Security Deposit

The security deposits maximum can't exceed a total of 1.5 months' rent for a furnished property. However, the max for unfurnished rentals is one month's rent. An additional security deposit can be requested for pets.

Reimbursement of the security deposit to the tenant must happen within 14 days of noting any deductions and within 30 days of the contract being terminated.

Lease Termination and Evictions

Tenants can terminate a lease early without penalty unless the agreement contains an early termination clause.

However, landlords may not terminate leases and evict someone unless they have:

  • Violated the agreement (housing pets in pet-free units, having too many people living in the space, material safety/health violations, damage to rental unit, illegal activity)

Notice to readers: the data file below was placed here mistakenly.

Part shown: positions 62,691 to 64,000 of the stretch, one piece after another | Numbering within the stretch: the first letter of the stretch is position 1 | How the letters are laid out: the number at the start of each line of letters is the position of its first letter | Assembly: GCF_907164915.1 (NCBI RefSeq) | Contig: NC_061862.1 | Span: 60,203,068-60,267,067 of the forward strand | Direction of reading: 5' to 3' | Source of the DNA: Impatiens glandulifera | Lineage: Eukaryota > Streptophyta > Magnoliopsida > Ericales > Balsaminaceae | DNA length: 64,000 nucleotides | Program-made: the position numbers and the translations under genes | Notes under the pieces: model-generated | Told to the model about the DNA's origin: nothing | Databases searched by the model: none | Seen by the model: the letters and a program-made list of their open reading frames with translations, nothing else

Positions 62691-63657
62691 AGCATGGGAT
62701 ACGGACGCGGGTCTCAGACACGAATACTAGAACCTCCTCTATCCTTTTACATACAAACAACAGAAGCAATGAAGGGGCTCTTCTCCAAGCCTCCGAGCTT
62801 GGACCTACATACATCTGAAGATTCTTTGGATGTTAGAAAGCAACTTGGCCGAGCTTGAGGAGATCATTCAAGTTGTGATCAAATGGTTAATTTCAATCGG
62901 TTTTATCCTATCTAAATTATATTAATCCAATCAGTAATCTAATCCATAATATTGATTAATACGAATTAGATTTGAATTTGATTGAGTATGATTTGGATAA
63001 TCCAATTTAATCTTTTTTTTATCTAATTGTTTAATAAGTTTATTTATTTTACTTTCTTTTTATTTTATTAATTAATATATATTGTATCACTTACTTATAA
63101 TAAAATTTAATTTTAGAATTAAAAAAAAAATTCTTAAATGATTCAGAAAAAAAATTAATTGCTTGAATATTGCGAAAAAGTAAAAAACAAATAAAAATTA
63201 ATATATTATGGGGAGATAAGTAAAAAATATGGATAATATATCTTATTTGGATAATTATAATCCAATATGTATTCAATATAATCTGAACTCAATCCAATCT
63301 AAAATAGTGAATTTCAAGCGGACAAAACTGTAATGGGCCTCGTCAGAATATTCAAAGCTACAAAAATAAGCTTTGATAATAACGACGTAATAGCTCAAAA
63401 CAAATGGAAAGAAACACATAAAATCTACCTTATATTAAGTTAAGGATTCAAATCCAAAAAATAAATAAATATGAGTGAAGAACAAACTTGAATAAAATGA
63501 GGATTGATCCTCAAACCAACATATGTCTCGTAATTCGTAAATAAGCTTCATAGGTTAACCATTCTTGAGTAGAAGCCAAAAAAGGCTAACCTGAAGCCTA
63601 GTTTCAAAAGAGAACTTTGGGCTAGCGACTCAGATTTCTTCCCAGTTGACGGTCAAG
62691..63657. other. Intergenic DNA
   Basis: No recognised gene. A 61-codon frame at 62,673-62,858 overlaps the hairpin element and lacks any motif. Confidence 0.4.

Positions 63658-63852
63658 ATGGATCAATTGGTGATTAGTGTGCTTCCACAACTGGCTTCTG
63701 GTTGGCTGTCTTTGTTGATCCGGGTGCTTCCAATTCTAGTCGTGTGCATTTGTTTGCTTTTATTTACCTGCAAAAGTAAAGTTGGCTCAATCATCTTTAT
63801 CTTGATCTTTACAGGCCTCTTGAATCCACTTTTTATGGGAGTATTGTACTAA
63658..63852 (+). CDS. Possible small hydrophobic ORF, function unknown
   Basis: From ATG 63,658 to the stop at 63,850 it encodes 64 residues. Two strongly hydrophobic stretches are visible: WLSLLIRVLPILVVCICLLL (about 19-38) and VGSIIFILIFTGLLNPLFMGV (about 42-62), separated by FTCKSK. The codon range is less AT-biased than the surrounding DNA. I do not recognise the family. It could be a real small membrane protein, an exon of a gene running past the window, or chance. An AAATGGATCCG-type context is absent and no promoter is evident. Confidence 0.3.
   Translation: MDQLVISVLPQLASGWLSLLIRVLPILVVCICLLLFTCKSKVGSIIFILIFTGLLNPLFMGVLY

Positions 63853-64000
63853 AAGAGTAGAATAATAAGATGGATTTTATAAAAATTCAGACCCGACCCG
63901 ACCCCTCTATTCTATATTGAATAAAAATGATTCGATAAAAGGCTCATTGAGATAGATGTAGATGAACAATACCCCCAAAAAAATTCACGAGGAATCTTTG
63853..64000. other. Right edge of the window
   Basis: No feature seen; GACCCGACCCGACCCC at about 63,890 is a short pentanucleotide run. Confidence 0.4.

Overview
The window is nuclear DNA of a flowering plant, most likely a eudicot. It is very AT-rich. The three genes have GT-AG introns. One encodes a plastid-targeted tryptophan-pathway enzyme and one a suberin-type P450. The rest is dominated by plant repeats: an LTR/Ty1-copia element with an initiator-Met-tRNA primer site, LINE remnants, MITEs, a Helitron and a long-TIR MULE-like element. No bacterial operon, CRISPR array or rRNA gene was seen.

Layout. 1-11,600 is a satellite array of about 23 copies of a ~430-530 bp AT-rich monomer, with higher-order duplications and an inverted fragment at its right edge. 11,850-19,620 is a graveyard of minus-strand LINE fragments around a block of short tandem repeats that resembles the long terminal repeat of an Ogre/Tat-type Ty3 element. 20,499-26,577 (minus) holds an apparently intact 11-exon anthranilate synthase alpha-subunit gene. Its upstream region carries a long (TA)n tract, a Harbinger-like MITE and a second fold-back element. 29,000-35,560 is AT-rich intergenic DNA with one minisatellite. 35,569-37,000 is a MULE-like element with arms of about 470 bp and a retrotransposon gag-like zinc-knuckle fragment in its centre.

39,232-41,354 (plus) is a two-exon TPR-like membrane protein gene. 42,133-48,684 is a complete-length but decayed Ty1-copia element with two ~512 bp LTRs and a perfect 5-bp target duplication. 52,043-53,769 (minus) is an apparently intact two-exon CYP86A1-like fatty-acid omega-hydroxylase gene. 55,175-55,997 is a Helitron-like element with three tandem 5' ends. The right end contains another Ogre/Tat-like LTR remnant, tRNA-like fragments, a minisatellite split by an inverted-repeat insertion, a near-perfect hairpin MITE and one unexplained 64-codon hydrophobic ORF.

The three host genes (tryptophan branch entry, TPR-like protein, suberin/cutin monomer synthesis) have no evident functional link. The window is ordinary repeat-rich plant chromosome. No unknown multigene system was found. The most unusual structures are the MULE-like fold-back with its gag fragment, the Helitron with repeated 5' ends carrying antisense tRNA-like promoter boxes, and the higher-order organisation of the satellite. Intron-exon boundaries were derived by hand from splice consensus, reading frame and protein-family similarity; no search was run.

• Failed to pay rent (non-payment)
  • Not renewing the lease after the initial period

Right to Entry

A Kansas landlord must provide reasonable and advanced notice before entering the premises during regular business hours for repairs and maintenance. Generally, 24 hours is sufficient.

Build Your Own

Mandatory Disclosure

Kansas law states that landlords must provide these disclosures in a rental lease before a tenancy begins. Tenants have the right to read them and determine if they wish to live there or not:

  • Landlord Name/Address - The landlord or other authorized individuals should create a line of communication to receive important notices from the tenant. Landlords must include an address alongside or within the lease. Tenants must be immediately notified of changes.